Certainly, ancient philosophical schools taught that anything can be philosophical, for philosophy was a way of life and anything we come upon in living could be filled with sense. But in late twentieth century, American academia inside a research university, the community in which I first studied came to the idea that anything can be philosophical through phenomenology and deconstruction.For all I found dissatisfying about phenomenology’s pretension to being a “rigorous science” and for all that I found objectionable about deconstruction’s indulgent vagaries, the way each differently charged the sense of everything with excessive meaning made the world alive with potential insight. Whereas the razor-sharp critical thinking we learned in analytic philosophy could find conceptual problems in anything someone said or wrote, it didn’t seem organized by an orientation to search into the world and our lives so as to grow. It wasn’t remotely vulnerable, and it was entirely discursive. Music, painting, dance, sports, even common craft (plumbing, carpentry, cleaning, cooking) were left out of it. Ordinary language philosophy, or least the Vienna Circle, might have linked analysis to demythologization and to recovering the plain sense Orwell praises rightly in his “The Politics of the English Language.” But that’s not how we experienced analytic philosophy. It seemed invested in its intellectual power to judge claims or implied arguments as bad or wrong.
In phenomenology opened up by deconstruction especially, the idea appeared that a good part of philosophical life is coming to appreciate, even to feel, the wide range of ways in which people make sense out of life by finding sense within it. This was moving back upstream behind arguments to intuitions coming through many different forms of life and their sensibilities. It was paradox (going against belief, back upstream, as Jean-Luc Marion once said in class). Paradox in this sense paradoxically made sense. It didn’t exclude analytical argument down the line. It began closer to our origins in practical, relational, and aesthetic life and in embodiment too. It wasn’t just in the head to start with.
Moving upstream to intuition was exciting, because it meant that philosophical work had to be much broader than analysis of arguments. Any “register of sense” could be life-guiding if we were faithful to its intuitions and then thought through them (including analyzing arguments involving them). The sense of our intuitions made our lives and arguments richer.
By a “register of sense,” I mean some way that we might see the sense of life. In a register of sense, intuitions about the sense of things are registered, able to enter reflection, conjecture, argument, even theory. Paintings are registers of sense. So are dance works. Or sports practices. Meditative arts. Religious rituals. Community traditions. Craft practices – even what some master plumber tells another they can learn from working adhesives and metals together, how doing so time and time again develops a habit when approaching the disconnection of things in life.
Registers of sense become philosophical when we make explicit the sense of life available through them and when we search our sense of life with their imaginative and practical aid. Anything can be philosophical once registers of sense open up around us in the world.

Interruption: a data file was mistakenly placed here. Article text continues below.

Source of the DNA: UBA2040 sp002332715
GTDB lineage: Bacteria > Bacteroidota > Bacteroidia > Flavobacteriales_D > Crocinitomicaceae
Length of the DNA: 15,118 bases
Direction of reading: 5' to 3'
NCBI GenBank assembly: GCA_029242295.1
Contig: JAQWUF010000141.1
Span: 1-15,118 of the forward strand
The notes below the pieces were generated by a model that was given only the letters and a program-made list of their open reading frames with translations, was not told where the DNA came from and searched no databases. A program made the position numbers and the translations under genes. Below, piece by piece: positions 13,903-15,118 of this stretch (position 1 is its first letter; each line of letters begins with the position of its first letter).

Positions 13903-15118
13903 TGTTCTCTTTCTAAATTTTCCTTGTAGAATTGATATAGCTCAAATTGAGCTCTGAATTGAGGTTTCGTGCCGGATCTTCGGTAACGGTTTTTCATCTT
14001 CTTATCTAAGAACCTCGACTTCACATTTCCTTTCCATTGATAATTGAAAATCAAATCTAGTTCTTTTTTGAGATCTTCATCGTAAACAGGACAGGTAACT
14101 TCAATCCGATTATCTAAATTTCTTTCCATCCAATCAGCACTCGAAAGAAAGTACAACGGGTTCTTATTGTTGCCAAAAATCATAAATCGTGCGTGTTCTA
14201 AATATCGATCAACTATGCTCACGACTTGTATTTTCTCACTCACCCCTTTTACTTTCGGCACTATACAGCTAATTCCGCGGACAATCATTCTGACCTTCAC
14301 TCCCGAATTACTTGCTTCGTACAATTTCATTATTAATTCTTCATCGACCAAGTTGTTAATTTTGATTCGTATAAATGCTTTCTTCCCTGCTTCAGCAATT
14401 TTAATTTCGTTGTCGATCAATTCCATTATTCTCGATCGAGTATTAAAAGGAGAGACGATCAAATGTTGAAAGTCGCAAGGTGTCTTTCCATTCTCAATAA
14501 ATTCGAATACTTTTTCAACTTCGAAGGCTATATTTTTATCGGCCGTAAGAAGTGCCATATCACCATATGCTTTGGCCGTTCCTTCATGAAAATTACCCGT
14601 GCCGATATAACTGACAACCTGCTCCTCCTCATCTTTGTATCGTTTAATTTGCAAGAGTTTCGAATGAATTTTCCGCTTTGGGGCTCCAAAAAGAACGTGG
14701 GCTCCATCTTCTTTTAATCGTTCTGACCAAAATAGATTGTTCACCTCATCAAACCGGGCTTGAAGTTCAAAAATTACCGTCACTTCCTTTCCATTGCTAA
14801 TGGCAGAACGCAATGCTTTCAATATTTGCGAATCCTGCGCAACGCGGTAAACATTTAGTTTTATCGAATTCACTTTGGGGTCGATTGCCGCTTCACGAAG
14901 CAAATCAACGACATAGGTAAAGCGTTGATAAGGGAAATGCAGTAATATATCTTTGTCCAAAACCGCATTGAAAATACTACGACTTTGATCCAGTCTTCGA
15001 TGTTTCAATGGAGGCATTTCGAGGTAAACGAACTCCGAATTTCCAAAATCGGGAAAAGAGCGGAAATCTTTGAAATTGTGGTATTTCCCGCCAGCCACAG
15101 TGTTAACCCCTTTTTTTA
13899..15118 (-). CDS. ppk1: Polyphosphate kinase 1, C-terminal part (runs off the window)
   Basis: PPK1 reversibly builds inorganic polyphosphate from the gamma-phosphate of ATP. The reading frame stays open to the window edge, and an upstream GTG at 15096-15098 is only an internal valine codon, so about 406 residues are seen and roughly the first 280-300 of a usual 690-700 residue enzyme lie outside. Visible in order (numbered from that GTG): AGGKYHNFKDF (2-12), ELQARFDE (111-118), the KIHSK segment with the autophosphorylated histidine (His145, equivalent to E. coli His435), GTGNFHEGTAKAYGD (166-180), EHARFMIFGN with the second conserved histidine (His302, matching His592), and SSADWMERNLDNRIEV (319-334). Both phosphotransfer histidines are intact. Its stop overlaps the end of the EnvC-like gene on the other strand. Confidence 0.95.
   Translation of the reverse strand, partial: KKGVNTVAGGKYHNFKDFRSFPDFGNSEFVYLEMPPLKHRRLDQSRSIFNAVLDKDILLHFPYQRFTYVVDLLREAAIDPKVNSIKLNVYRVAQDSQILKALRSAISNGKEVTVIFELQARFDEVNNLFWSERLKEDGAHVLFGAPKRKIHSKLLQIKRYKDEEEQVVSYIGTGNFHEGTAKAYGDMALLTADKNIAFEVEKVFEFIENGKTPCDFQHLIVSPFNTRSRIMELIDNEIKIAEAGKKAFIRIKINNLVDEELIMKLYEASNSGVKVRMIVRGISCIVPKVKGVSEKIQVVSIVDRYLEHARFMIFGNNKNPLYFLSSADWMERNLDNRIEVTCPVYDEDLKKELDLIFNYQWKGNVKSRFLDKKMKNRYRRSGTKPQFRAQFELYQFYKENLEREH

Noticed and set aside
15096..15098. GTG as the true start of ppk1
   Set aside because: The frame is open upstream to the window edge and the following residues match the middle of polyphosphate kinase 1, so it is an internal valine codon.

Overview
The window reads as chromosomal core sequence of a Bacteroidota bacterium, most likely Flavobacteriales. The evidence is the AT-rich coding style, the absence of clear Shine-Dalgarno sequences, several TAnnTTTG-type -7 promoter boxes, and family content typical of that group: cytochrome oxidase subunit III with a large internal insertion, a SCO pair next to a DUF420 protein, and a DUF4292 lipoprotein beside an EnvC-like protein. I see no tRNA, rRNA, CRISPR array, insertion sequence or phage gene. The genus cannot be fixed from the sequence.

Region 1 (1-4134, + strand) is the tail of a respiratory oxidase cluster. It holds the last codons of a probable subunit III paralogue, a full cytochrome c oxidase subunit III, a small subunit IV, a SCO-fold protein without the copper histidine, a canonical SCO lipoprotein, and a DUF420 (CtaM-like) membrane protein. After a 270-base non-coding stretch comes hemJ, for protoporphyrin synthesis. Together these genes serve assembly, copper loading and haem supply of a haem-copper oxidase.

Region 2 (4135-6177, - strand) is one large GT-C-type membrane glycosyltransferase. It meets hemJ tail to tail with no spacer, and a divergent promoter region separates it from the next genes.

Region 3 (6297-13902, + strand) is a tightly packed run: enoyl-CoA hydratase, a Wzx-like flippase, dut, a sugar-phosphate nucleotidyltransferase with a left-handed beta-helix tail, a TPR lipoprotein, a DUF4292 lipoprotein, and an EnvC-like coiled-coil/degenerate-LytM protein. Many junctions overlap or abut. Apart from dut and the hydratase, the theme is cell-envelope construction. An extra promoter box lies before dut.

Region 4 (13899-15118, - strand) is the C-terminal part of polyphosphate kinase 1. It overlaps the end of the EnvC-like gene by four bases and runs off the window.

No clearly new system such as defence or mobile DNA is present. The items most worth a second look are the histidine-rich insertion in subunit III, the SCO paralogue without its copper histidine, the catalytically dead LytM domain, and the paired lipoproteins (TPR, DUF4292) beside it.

And so, a quarter century ago, we lived accordingly, not one of us just doing scholarship or hammering away at arguments. Rather, we had to be alive first. We had to be people in media res. The thing we fled was being dead to the world. The thing we sought was life’s complexity. We did this, not so that we could lord it over people intellectually, but so that we would not miss out on living.
When I went to graduate school, a lot of this sensibility faded. I had to become narrowly professionalized. It sucked, although it was good to learn how rigorous and deep scholarship and systematic argument are. It was good to be in a community where not infrequently ego was checked at the door when it came to objectivity. All that was clean, even if it felt dead too often. I picked up rigor, but lost many registers of sense.
Not surprisingly, after graduate school, my soul needed to recover the sense it had lost. Like a plant once trampled underfoot, I began to spring back into shape with each tumultuous year after my formal studies ended. I wanted to figure out how to incorporate registers of sense into formal education in philosophy through a mode of rigor that would be simple, clean, and open to intensification when one focused on things through it.
I found my way to some approximate rigor through constructing assignments in my philosophy classes that combined registers of sense with analytic and scholarly demands. I developed a formula. I constructed every major written assignment for the semester by joining the personal with the analytical and the scholarly with the practical. When students at American University of Sharjah became focused on modern identity in our early evening conversation circles between students and faculty, I offered a class called “Modern Identity” in which students had to figure out who they were by analyzing their responses to canonical ideas about liberty, equality, and abstraction. This involved extensive journaling combined with scrapbooking, time spent soaking up abstract painting and listening to modernist music, but also close, detailed arguments analyzed in classic philosophical texts and the statement of their own position in argumentative form. The entire class had a practical and relational point: to emerge from the class more confident and reflective about who you are in relation to “modern identity” so that you can live more easily in the rapidly modernizing world of the United Arab Emirates.